Ariel The Tempest Character in the Play by William Shakespeare

Ariel The Tempest Character in the Play by William Shakespeare

English Essay How does Shakespeare use language to convey Ariel’s character in Act 1 Scene 2? Act one scene two is the first time we the readers meet Ariel’s character. Ariel is an airy spirit whose body is made of air. He flies and dives and hovers and soars. Ariel also lives forever and takes many different shapes as he likes. Shakespeare uses imaginary language and tone to describe his characters. Ariel and Prospero have a master-commander relationship, and they both have each way they talk to one another, with their tone and language and the roles they take on in the scene.

Prospero And Ariel

However, Ariel’s role is much more advanced than a mere servant or a slave of Prospero. The first appearance of Ariel immediately establishes his character as he willingly responds to the call of Prospero “All hail, great master! Grave sir, hail! I come to answer thy best pleasure”. Ariel’s respectable greeting in lines 189-192 establishes Prospero’s authority, dignity, and mastership. Ariel uses these words to show respect and honour. Prospero calling Ariel to when he says “Come away, servant, come. I am ready now.

Approach my Ariel, come” help the readers know the impressions of their relationship. The fact that Prospero addresses Ariel as “servant” and with the pronoun, “my” shows that Ariel is the slave, under the commands of his superior, Prospero. There is also an element of ownership, but it’s perhaps more appropriate to use the term an aspect of debt and gratitude rather than ownership because of what happened in the past. Years before Prospero had arrived on the island, a witch by the name Sycorax had been banished there from Algeria.

Whilst on the island, she had imprisoned Ariel in a pine tree, had it not been for Prospero, he would probably have been left in the tree forever, thus there is an incredible aspect of dept and gratitude involved. Shakespeare uses languages and words to make it easier for the readers to know what Prospero and Ariel’s relationship is. The initial awareness of Ariel is heavily influenced by his descriptive and poetic language. Ariel communicates through poetry or song, his language is ordered and stylistic.

As in act one scene two, lines 375-386 and 397-405 where Ariel sings a song. It portrays a mind at ease with his environment, and a mind with creativity. Furthermore, Ariel’s speech is filled with alliteration, assonance, rhyme, and meter. In Ariel’s song, “come unto us these yellow sands… And sweet sprites, the burden bear”. The expression of his character is personifies by sea. Prospero applauds Ariel’s beauty when tells him “Go make thyself a nymph o’ the sea. ” This use of similes and metaphors throughout the act helps the readers know the impression of Ariel.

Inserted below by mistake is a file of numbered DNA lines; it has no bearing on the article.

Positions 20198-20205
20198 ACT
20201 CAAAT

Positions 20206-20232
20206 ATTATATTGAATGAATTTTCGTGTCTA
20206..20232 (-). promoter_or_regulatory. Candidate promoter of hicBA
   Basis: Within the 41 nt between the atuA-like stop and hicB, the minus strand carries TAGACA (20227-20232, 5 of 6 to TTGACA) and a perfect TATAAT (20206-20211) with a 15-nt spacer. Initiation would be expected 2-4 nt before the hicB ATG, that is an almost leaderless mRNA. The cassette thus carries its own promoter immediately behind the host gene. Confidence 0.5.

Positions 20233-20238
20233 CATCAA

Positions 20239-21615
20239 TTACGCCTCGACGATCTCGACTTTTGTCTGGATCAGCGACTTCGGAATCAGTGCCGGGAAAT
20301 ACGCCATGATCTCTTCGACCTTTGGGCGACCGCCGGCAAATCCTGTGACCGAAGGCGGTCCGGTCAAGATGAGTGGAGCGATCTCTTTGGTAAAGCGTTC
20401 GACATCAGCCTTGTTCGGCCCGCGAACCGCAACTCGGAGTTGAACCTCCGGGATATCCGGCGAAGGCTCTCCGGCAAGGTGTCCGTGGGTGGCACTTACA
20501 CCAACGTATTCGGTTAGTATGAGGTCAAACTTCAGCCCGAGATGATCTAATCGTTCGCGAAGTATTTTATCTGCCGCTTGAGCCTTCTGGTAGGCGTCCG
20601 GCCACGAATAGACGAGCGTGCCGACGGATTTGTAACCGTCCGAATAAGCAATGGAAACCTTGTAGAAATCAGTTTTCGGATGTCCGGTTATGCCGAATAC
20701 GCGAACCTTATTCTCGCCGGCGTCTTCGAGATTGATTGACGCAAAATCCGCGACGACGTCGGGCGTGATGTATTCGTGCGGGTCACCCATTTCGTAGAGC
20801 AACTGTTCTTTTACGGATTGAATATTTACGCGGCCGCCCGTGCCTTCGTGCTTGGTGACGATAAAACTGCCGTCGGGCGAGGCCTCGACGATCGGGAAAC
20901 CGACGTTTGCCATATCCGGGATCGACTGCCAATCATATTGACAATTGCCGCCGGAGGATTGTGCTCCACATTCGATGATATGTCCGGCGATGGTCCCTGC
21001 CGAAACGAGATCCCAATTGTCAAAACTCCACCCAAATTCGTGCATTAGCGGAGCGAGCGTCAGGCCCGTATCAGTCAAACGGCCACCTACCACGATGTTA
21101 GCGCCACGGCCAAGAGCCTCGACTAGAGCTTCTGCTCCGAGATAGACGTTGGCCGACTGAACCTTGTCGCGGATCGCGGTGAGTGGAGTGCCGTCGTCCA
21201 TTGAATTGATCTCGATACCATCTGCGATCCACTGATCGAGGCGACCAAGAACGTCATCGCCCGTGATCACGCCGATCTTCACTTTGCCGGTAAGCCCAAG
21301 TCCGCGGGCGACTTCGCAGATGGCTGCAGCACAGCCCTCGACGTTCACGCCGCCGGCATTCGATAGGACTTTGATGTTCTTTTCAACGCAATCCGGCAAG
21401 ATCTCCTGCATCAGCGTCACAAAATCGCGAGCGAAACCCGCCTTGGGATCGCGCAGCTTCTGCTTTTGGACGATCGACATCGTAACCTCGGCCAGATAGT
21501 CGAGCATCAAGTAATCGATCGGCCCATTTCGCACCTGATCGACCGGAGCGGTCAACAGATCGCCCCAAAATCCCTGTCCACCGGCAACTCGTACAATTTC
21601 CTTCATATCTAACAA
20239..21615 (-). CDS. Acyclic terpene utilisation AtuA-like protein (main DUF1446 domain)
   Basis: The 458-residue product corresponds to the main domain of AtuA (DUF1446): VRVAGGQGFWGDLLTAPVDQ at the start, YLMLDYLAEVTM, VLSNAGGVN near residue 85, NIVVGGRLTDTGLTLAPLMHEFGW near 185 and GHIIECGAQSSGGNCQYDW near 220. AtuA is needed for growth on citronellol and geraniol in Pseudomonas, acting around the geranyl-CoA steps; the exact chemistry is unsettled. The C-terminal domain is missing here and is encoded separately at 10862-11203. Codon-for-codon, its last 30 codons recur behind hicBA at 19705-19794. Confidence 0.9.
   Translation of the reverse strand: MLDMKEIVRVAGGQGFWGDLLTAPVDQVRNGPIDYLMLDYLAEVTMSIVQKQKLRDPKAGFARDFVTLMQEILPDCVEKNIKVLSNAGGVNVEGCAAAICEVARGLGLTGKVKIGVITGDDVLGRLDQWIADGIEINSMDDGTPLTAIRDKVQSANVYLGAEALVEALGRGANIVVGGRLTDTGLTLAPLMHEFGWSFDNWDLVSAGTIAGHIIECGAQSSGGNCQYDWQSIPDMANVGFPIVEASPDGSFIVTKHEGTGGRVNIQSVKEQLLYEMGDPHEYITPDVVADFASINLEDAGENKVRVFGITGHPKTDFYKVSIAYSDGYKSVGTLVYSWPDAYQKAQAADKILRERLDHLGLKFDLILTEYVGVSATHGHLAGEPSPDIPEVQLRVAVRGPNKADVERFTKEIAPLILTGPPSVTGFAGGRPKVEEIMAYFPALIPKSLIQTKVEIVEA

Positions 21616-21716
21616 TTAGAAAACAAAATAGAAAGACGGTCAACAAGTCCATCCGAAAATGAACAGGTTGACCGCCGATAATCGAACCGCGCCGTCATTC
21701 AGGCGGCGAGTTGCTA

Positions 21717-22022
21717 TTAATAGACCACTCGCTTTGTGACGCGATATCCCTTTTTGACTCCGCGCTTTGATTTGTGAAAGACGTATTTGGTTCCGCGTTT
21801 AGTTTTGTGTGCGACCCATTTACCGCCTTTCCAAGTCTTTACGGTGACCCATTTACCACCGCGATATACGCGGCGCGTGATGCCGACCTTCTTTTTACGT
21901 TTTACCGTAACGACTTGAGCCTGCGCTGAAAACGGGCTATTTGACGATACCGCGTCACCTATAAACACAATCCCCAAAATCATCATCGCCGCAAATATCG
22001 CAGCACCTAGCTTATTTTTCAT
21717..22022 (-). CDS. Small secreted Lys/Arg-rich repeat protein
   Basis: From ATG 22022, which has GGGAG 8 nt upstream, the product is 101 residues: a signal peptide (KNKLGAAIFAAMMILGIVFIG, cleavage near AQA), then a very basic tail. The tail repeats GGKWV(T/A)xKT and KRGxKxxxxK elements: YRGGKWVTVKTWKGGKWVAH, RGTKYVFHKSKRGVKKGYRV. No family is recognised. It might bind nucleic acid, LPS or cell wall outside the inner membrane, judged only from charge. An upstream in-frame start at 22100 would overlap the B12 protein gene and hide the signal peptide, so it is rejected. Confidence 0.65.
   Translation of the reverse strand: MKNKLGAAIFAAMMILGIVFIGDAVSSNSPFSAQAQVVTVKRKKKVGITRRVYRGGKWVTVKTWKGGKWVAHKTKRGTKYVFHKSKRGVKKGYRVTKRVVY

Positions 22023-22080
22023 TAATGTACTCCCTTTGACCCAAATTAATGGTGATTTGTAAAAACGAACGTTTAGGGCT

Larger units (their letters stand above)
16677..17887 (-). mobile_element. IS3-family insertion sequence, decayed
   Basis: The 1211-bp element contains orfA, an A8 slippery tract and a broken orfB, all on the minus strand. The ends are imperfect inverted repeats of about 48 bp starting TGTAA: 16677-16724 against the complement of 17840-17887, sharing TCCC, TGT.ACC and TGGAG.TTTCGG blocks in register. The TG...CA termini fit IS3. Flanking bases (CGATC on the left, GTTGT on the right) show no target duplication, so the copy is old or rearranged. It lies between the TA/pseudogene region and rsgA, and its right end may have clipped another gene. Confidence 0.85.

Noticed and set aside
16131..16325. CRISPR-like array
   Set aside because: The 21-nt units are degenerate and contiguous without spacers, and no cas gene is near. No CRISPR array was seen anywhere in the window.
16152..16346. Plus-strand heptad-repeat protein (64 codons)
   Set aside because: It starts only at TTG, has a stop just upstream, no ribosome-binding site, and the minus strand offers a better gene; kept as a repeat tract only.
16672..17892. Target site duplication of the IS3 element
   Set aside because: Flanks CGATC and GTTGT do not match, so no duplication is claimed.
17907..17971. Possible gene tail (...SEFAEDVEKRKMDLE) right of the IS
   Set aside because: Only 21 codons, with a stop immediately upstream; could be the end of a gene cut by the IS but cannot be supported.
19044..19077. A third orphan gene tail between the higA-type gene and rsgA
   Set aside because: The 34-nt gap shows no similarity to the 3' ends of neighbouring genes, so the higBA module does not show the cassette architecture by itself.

The Tempest Prospero And Ariel Relationships

Ariel’s poetic and fluent language and imagery reflects his character, and helps the audience establish him as a character of beauty. Shakespeare uses language as a means of introducing Ariel to the audience. The characters in Shakespeare’s play often reveal themselves by what they say and how they say it, what they do and how they do it, and their behavior towards others. Tone of language is often used by characters to know their relationships. In the case of Ariel and Prospero a lot can be shown, most obvious is the idea of possession where Prospero’s commanding tone is evident throughout the dialogue with Ariel.

Ariel wants his freedom and talks about how Prospero decided to reduce her service by a year and free him, as said in lines 248-“Without grudge or grumblings. Thou didst promise to bate me a full year”. Despite the promise, in act one scene two, line 262-263 “O, was she so? I must once in a month recount what thou hast been”, the sarcasm in this line shows Prospero’s authority over Ariel, and he reminds him, although sarcastically, that Ariel is indebted to him. In lines 294-296 Prospero threatens Ariel that, if he complains about his freedom again, he would split an oak tree and lock him up in it till he has howled for twenty years.

Ariel tries to calm Prospero down by saying “Pardon master, I will correspond to command, and do my spriting gently” which means that, Ariel will try to do all task Prospero asks him to do without any complains. Prospero doesn’t want to free Ariel and keeps reminding him of what he did for him. Shakespeare uses this technique to make us imagine what and why Prospero doesn’t want to free Ariel. Ariel’s tone also suggests that he is happy with what he does, although he wants his freedom, to an extent it could be argued. In line 300, when Ariel tells Prospero, “What shall I do?

Say what. What shall I do? ” demonstrates to an extent, an eagerness to carry out the tasks set by Prospero. There could be two explanations for this, it either gratitude towards Prospero or Ariel wants to be set free, however, it’s perhaps a mixture of two which best sums up this enthusiasm. Lines 195-206 also show the excitement Ariel had using his magical powers to complete Prospero’s task. He talks about how he made everyone astonished and terrified. He also talked about how he appeared in many places at once, and also how he even made the god of sea tremble underwater.

The tones adopted by both characters help the readers understand their relationship, establishing Prospero as superior to Ariel. Throughout act one scene two, Shakespeare’s excellent use of language, imagery and tone helps to introduce the character of Ariel. It allows the character to establish himself through his language, the poetry and fluency of which reflects his nature, and helps the audience in understand his character. The use of language, imagery and tone within this scene allows Shakespeare to introduce Ariel to the Audience in the intended manner, and is essential in helping the audience assess how he is presented.